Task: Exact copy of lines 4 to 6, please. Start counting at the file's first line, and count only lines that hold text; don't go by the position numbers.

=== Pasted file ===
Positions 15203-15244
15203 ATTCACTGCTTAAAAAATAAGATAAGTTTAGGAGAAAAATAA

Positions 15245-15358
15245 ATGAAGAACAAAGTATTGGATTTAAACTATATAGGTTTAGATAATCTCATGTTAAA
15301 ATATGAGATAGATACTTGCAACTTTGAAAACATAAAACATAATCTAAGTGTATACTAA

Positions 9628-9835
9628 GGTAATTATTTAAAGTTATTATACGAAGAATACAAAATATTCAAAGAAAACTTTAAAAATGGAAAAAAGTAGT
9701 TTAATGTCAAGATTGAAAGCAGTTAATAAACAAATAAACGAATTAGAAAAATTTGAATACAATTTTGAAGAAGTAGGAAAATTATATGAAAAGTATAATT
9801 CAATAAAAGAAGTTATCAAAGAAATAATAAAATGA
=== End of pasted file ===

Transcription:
15245 ATGAAGAACAAAGTATTGGATTTAAACTATATAGGTTTAGATAATCTCATGTTAAA
15301 ATATGAGATAGATACTTGCAACTTTGAAAACATAAAACATAATCTAAGTGTATACTAA

Positions 9628-9835